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Just off the waters of historic Pearl Harbor lies Aloha Stadium, home of the University of Hawai'i football team. For the past 27 years, the 50,000-seat facility has served as the home field to the only NCAA Division I football program in the state.

Aloha Stadium has seen its share of memorable moments in UH history. Since current head coach June Jones took over the coaching duties three years ago, the stadium has returned to its glory years with packed houses and raucous crowds.

Last year, the Warriors knocked off Fresno State before a nationwide audience, and handed Brigham Young its first defeat in the season finale in front of a sellout crowd. In 1999, Jones' first year at UH, the Warriors capped off the biggest turnaround in NCAA history with a victory over Oregon State in the Jeep Oahu Bowl.

Hawai'i made its stadium debut on Sept. 13, 1975, against Texas A&I after playing in legendary Honolulu Stadium for nearly 50 years. It was an adjustment to the team and its fans, as Aloha Stadium stands 10 miles from the Manoa campus, whereas Honolulu Stadium, also known as the "Termite Palace," was a mere half-mile away.

The Warriors picked up its first Aloha Stadium victory on Nov. 18, 1975, a 24-7 victory over Portland State, before a crowd of 20,157. Three seasons later, the team played in front of its first packed house as 50,000 jammed into the facility to watch USC knock off Hawai'i, 21-5, in the 1978 season-finale.

In the 1980s, the fans kept coming in droves as the Warriors consistently averaged more than 40,000 per game. In 1984, all nine games drew more than 40,000 fans, including sellouts against Brigham Young and Iowa. Nearly a half-million fans walked through the turnstiles during the 1989 season, not including a sellout crowd in UH's first post-season bowl game, a 33-13 loss to Michigan State in the Jeep Eagle Aloha Bowl.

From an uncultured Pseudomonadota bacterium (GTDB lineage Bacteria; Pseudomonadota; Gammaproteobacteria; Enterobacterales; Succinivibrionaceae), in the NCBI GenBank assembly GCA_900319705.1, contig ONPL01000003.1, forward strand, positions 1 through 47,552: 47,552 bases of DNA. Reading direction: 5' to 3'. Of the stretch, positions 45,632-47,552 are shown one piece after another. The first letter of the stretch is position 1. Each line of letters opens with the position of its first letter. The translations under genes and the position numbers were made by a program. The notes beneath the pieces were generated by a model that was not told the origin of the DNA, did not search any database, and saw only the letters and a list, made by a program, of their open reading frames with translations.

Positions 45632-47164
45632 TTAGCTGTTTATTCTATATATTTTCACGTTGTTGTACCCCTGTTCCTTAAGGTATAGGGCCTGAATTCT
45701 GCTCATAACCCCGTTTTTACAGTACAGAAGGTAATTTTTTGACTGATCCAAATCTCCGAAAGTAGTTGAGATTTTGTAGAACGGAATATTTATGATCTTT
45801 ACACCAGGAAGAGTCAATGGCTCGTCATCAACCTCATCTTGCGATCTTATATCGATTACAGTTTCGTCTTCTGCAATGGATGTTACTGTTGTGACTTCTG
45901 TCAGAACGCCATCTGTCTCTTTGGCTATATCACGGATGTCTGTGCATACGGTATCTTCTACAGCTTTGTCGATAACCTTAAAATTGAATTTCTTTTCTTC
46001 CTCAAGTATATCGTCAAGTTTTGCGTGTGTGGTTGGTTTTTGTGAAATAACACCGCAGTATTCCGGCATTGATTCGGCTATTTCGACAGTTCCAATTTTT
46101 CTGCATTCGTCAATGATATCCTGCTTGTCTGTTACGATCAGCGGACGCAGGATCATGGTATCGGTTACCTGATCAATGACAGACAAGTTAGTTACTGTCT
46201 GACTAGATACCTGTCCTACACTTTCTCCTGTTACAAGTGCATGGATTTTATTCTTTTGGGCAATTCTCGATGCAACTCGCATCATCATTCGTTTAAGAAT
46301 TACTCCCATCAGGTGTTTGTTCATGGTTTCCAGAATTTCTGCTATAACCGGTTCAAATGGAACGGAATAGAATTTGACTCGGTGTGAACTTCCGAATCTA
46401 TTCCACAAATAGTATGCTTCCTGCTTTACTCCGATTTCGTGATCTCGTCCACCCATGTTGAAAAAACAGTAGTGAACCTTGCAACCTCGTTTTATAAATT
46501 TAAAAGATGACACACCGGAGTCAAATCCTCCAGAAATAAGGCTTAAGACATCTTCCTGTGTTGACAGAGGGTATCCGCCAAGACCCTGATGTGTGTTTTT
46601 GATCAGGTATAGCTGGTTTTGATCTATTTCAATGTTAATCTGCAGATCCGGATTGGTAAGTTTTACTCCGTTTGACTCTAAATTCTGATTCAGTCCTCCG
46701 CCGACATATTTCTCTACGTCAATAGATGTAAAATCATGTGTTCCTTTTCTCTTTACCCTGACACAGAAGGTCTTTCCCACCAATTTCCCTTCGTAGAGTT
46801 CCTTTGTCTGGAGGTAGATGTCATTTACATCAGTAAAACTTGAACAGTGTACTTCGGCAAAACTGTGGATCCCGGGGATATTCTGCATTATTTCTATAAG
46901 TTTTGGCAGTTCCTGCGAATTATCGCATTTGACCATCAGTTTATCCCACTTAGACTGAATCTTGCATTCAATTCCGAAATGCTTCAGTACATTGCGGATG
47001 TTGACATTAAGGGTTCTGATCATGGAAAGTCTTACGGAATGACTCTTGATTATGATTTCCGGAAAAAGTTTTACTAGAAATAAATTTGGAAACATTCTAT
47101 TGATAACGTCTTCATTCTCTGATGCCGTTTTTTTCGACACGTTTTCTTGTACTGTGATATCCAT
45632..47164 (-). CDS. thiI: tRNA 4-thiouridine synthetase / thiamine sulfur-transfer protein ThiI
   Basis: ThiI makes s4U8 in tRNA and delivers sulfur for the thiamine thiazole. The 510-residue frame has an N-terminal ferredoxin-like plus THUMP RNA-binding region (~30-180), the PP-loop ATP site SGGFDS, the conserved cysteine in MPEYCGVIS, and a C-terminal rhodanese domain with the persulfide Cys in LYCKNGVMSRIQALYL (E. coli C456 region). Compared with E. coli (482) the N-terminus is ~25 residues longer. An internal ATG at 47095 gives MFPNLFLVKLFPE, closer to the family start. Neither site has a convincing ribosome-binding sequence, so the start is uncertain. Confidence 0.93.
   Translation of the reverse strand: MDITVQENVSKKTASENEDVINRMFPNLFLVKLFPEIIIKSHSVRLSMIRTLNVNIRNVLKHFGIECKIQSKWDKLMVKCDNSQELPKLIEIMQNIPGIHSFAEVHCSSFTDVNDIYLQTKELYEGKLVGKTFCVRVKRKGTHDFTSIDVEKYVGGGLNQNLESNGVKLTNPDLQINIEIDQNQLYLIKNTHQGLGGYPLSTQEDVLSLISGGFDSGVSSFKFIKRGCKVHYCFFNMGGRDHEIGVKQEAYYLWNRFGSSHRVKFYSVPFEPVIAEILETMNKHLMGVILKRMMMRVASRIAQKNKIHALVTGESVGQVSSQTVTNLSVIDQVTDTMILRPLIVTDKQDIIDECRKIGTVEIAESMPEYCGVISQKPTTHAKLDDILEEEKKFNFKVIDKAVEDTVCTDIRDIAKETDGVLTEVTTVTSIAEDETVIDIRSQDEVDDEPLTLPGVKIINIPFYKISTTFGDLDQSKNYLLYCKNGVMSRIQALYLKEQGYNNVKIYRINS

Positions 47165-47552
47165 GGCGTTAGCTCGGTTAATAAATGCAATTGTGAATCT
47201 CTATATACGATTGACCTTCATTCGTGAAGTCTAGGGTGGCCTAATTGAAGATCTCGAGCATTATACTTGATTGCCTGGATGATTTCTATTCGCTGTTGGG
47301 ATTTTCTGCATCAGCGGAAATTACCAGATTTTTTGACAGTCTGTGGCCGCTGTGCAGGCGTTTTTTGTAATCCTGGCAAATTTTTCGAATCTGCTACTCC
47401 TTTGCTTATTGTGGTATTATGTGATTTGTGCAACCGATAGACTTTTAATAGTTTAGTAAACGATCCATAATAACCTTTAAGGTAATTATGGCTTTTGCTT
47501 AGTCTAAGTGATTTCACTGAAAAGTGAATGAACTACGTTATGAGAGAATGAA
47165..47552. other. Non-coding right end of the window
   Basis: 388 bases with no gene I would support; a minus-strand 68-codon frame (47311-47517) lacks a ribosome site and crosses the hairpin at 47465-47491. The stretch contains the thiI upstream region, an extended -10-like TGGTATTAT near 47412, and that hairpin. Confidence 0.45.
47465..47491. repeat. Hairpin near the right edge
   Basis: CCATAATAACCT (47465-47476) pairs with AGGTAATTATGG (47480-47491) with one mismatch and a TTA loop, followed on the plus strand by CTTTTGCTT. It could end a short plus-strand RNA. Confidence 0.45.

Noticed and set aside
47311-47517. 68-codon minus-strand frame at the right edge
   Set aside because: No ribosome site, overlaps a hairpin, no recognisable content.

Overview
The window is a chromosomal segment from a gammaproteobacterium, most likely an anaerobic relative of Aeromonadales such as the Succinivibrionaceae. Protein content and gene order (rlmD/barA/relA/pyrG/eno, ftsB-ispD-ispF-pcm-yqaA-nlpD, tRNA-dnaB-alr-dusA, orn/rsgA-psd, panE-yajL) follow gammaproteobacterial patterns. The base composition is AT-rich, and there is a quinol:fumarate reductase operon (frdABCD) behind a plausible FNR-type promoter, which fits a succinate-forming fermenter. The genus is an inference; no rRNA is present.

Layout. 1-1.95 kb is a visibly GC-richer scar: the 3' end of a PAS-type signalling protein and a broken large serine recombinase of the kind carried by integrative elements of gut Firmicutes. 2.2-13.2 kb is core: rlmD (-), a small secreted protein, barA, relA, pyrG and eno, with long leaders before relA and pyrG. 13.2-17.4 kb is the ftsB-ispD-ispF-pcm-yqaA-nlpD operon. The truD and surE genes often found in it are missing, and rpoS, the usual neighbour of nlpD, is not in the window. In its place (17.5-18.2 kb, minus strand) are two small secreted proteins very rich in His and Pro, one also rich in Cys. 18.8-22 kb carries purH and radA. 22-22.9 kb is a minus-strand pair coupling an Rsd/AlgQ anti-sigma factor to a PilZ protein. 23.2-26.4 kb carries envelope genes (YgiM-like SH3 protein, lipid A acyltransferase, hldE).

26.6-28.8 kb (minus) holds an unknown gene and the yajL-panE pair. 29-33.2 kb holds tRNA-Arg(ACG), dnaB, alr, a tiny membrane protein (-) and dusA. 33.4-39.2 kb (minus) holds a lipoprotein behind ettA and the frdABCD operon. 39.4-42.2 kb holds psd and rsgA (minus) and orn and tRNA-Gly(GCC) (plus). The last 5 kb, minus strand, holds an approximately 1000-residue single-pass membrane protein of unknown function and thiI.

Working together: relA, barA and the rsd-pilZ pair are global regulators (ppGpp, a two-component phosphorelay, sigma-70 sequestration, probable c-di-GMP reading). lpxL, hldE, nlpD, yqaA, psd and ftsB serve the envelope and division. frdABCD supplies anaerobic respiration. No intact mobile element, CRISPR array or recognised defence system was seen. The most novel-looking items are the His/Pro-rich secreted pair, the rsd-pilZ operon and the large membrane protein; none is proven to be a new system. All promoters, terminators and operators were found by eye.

The 1992 season, in which the Warriors claimed its first Western Athletic Conference championship, was witnessed by an average of 44,432 per game. The numbers declined in the mid-1990s, as did the team's success. But since Jones took over, Hawai'i fans have made Aloha Stadium a true home field advantage.

Hawai'i's Showcase
With its extensive use, Aloha Stadium can be considered the "Madison Square Garden" of the west. During its first year of operation, the facility hosted 67 football games, making it one of the nation's busiest stadiums. For 20 years, Aloha Stadium served as home to the annual Aloha Bowl on Christmas Day. In 1998, the Oahu Bowl was added, completing college football's first bowl doubleheader. Both bowls have since moved out of Honolulu, as was the fate of the annual Hula Bowl all-star game, which was held at the stadium for 24 years until it relocated to Maui in 1999. But beginning this year, the stadium will once again host a collegiate post-season football game on Christmas Day with the introduction of the inaugural Hawai'i Bowl.